House Committee Seeks Documents From FCC

By Cecilia Kang
Washington Post Staff Writer
Thursday, March 13, 2008

A congressional investigation of alleged mismanagement at the Federal Communications Commission intensified yesterday with a request for documents dating back three years.

In a letter, Rep. John D. Dingell (D-Mich.), chairman of the House Committee on Energy and Commerce, and other ranking members of the Subcommittee on Oversight asked FCC Chairman Kevin J. Martin to provide e-mails, memos, handwritten notes and meeting schedules. The subcommittee is probing how the agency conducted its open meetings, how it circulated items among the four other commissioners and how it put together reports, such as a controversial report on cable programming sales.

Dingell's office said the bipartisan investigation has broadened in scope since it was launched last December.

"Based on the information we've collected so far, this document request represents the areas that we believe warrant further investigation," Dingell said.

Martin, who took over the agency in March 2005, has been criticized for his secretive style and has been accused by some sources within the agency of delaying items or dragging out meetings to push through his own agenda.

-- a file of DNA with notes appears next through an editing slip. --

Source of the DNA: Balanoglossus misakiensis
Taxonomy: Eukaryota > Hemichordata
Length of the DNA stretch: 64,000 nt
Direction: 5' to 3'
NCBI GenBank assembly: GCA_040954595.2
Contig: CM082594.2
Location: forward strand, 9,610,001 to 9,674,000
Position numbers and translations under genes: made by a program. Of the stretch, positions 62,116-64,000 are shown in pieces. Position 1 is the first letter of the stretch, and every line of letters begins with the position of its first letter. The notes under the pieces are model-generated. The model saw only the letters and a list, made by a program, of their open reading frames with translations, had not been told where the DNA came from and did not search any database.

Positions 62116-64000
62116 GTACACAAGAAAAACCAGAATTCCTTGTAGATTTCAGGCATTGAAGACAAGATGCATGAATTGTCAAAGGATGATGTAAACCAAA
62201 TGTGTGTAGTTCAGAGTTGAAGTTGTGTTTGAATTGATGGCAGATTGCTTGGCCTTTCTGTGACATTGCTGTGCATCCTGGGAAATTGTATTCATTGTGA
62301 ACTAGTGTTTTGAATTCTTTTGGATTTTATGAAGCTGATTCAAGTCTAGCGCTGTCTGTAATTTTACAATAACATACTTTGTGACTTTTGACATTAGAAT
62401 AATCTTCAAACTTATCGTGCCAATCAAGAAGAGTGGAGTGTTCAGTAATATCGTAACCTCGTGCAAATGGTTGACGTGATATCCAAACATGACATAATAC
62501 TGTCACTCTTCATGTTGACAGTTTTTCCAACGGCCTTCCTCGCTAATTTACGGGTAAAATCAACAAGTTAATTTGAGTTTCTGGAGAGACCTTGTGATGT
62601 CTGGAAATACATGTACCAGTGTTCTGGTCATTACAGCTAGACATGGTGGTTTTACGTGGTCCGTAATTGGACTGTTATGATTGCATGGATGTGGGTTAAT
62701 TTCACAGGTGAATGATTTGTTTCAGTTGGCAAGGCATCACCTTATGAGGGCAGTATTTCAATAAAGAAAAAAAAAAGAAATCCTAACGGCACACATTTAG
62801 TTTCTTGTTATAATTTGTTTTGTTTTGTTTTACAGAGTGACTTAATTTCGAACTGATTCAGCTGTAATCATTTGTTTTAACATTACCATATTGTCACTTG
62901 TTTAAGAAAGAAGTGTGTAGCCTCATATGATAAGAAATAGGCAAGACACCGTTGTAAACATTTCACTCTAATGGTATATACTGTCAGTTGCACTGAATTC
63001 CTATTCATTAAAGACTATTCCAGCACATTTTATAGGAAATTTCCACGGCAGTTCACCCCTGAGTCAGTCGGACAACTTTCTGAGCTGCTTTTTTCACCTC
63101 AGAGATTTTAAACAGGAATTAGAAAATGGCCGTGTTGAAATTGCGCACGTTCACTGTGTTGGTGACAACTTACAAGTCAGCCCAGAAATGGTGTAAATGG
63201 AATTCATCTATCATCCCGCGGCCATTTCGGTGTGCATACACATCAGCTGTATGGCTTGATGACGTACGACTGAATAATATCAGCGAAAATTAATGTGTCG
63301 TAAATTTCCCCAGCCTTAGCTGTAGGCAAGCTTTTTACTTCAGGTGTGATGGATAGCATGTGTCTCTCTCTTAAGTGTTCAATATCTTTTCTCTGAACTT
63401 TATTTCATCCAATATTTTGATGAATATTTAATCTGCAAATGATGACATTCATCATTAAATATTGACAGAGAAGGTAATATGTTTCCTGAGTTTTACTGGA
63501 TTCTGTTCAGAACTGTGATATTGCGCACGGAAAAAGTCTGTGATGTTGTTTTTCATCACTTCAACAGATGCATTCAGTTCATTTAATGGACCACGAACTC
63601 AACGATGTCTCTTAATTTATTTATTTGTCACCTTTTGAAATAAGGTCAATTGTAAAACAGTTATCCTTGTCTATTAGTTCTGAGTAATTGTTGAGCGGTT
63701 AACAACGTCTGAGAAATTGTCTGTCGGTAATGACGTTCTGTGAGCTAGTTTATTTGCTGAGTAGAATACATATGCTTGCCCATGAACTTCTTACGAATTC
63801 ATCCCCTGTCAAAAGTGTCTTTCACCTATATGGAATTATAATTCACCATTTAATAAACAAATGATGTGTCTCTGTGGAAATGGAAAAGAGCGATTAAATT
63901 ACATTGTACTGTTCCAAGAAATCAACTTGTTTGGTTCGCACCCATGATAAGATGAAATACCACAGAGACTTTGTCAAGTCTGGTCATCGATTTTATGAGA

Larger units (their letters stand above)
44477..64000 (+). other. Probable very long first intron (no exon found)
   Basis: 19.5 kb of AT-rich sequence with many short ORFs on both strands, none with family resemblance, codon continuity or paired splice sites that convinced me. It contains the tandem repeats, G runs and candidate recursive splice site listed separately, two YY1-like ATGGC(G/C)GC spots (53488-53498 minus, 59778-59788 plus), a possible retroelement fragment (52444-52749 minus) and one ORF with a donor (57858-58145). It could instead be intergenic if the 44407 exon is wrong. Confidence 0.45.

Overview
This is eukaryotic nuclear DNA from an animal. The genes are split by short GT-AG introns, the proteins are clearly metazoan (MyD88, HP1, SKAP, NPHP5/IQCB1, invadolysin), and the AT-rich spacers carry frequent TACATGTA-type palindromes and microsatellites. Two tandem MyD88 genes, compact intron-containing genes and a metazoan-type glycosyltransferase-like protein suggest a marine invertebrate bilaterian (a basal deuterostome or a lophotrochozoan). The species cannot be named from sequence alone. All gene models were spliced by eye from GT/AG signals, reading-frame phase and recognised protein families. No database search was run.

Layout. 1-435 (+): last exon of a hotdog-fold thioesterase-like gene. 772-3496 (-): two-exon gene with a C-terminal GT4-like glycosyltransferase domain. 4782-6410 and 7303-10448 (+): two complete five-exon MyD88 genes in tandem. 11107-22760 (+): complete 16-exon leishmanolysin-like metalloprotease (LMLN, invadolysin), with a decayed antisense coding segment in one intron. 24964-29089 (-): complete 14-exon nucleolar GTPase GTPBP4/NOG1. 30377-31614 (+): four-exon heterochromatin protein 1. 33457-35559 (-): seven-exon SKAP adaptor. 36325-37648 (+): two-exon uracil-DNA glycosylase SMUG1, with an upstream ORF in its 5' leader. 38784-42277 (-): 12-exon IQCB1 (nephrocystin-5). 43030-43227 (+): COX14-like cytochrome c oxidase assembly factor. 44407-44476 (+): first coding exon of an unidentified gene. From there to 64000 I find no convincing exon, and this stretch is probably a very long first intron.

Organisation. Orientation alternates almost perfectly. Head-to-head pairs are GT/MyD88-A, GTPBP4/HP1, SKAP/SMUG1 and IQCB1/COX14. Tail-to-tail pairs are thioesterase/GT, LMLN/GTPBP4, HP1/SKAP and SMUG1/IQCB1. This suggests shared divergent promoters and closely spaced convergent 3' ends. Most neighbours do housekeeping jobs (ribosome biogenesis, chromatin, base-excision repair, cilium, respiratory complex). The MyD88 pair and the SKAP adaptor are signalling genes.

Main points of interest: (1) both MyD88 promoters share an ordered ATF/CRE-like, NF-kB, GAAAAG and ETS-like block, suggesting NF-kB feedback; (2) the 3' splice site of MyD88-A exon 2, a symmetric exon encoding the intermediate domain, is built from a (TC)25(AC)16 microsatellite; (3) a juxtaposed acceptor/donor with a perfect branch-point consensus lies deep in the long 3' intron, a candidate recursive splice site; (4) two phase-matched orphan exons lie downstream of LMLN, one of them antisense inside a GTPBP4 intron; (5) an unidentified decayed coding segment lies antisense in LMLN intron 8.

Martin, who is in Thailand, for the International Telecommunication Union's annual symposium, was not available for comment. Mary Diamond, an FCC spokeswoman, said in response to the letter: "We look forward to continuing to cooperate with the committee."

Rebecca Argobast, an analyst at Stifel Nicolaus, said although such inquiries are fairly common for agencies when there's a change of control in Congress, yesterday's letter seemed to detail more concerns than usual.

"This is really substantive and will really slow things down at the agency and be a burden for them," Argobast said.

Since the launch of the investigation, Martin has conducted monthly meetings with the news media, where he has publicly outlined items on the agenda.

The FCC has two weeks to produce the documents requested. Issues of concern to the House subcommittee include the agency's consideration of an audit of telecommunications carriers and a report on "a la carte" pricing for cable channels, which Martin supports. The letter also requests documents regarding several media-ownership studies produced by the agency.

Also requested: records on all hires and personnel reassignments since Martin took over as chairman and all five commissioners' schedules and travel records.

The allegations under investigation "relate to management practices that may adversely affect the commission's ability both to discharge effectively its statutory duties and to guard against waste, fraud and abuse," the members said in the letter.

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